"I have seen, and heard, much of Cockney impudence before now; but never expected to hear a coxcomb ask two hundred guineas for flinging a pot of paint in the public's face." So wrote the outraged art critic John Ruskin of artist James McNeill Whistler in the summer of 1877.
The artist known as “The Butterfly”, after his distinctive signature, railed: “It is the most debased style of criticism I have had thrown at me.” And so began a very public spat. One which culminated in a libel case that almost ruined the artist. However, as demonstrated by several copper-plate etchings to be offered at Sotheby’s London, he found salvation at The Fine Art Society on Bond Street.
Ruskin was commenting on a Whistler exhibition at the Grosvenor Galleries on London’s Piccadilly. He considered the spare style too casual and unconsidered, too commercial even. He was particularly incensed about Nocturne in Black and Gold: The Falling Rocket, in which Whistler paints fireworks exploding over the Thames. The stylized tinkle of pyrotechnics was, put mildly, not to the critic’s taste.
One imagines that he also didn’t like the cut of Whistler’s jib. Ruskin was sliding towards a nervous breakdown following the death of his great – but unrequited – love, Rose La Touche. Whereas Whistler was a carefree dandy-about-town sporting a monocle and a caustic wit.
Ruskin published his tirade in Fors Clavigera, a series of pamphlets produced on various social issues of the day. Whistler heard about the attack while socializing with friends in the smoking room of the Arts Club. He stormed out of the club to seek legal advice.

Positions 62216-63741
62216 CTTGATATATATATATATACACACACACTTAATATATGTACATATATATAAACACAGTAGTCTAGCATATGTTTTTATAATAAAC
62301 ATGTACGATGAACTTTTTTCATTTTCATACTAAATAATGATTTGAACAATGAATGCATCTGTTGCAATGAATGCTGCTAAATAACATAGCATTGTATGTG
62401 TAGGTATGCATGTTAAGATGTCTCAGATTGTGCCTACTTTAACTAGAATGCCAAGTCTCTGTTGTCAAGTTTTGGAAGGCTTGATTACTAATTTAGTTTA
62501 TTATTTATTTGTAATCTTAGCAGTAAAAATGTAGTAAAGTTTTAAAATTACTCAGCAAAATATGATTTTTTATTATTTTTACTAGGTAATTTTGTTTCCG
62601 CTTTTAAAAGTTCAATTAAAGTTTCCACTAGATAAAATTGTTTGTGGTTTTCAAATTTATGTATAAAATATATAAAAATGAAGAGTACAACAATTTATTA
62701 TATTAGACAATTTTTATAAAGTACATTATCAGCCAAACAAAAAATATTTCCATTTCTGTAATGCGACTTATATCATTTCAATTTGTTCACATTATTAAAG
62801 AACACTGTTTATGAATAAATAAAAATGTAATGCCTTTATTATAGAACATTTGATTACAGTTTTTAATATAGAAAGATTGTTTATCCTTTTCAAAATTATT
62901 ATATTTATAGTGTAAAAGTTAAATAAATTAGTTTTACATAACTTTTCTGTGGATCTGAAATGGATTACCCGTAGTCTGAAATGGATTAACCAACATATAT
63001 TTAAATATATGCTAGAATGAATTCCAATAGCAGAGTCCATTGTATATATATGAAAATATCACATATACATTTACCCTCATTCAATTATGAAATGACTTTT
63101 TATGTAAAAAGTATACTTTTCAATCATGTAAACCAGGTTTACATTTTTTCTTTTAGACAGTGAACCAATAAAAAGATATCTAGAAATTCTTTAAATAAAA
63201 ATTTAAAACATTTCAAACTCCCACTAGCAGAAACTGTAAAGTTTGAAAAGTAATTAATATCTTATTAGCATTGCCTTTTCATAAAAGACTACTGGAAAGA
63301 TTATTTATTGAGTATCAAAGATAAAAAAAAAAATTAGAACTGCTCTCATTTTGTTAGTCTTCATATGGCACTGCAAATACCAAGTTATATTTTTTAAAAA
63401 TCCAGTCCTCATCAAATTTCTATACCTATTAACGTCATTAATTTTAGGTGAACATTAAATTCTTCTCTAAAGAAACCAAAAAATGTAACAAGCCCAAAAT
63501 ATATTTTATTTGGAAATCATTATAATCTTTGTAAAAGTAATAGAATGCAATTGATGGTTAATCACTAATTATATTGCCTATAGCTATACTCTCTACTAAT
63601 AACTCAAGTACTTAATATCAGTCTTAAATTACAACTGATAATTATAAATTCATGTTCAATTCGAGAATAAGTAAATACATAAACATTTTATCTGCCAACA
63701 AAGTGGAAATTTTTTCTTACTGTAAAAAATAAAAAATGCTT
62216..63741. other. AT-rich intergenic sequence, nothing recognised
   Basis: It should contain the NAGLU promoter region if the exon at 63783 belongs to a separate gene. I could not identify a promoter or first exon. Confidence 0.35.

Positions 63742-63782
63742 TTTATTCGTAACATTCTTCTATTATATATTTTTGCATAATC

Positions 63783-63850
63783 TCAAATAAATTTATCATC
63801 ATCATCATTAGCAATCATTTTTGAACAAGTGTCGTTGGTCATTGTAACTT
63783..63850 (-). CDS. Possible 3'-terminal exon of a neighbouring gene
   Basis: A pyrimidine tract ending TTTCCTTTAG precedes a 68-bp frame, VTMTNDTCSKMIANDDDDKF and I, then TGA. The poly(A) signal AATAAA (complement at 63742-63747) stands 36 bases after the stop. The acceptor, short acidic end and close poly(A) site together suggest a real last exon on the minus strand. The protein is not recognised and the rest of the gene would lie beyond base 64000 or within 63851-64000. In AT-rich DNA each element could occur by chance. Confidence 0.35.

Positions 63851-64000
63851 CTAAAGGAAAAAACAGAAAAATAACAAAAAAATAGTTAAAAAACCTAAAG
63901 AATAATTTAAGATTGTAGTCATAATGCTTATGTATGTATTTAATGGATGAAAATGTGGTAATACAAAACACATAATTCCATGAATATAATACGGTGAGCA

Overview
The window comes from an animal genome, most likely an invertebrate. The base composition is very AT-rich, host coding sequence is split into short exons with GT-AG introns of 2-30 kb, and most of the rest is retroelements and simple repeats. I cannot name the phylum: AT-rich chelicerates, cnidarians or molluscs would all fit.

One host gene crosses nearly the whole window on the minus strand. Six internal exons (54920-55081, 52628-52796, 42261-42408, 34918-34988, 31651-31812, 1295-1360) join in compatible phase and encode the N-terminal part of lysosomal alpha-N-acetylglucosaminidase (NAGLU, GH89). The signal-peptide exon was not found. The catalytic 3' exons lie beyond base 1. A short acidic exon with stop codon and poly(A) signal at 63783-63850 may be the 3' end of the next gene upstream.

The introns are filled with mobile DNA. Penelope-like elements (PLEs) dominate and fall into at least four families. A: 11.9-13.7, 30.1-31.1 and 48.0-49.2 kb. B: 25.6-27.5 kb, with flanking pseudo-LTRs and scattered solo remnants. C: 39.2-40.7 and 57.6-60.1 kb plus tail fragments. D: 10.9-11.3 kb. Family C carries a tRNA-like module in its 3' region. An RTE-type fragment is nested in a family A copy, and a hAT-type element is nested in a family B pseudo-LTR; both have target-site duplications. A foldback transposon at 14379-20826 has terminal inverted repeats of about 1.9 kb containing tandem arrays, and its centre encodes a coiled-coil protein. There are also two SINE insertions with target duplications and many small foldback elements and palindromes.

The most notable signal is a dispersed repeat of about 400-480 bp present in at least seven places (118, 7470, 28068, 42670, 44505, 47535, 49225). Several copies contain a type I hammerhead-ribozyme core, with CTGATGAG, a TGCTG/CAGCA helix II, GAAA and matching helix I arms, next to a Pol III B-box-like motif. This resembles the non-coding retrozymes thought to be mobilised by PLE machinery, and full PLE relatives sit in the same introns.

Whistler had his day in court and won. But he was awarded a derisory one farthing in compensation without costs. Sotheby’s print specialist, Jennifer Strotz, takes up the story: “The artist found himself destitute and essentially homeless in 1879 when the Fine Art Society, recognizing his talent as an etcher, commissioned him to produce a set of Venetian prints. Seeking to escape London society and start anew, Whistler seized the opportunity to move to Venice.”
In Italy he was reduced to eating in cheap trattorias. But he maintained that he would “turn copper into gold”. The prospecting worked and the venture reversed his fortunes. Three of those Venetian prints are now highlights of the landmark auction The Fine Art Society: 142 Years on New Bond Street.
Nocturne: Palaces is a triumph of pictorial minimalism, a near abstract composition of quarters: a canal reflected by the sky on the vertical, one palazzo mirrored by another on the horizontal.
More illustrative are two studies of the Rialto and the Riva. These dreamy scenes of the city’s commercial heart show sketchy figures mingling under shop awnings and spindly boats bobbing on their moorings. All three prints feature the artist’s ornamental signature, which turned his initials, JMW, into a butterfly in flight.
Whistler captured a crepuscular city in a modern manner. “Venice gave herself to him with an intimacy which was the reward of his patient wooing,” writes James Laver in his biography of Whistler. “And so his vision of the city and its inhabitants is both authentic and curiously his own.”
On Whistler’s return to London from Venice, the Fine Art Society put him up in a Mayfair studio, complete with a printing press, opposite the Café Royal, where he set about producing a hundred sets of his twelve etchings. A French housekeeper provided him with tea.
And yet, perhaps, the judgment of others was still on his mind. One day, towards the end of his printing, Whistler called his housekeeper up to his studio to get a layperson’s view on his thoroughly modern Venetian pictures. “Very nice, Mr Whistler,” she said. “But when are you going to finish them?”
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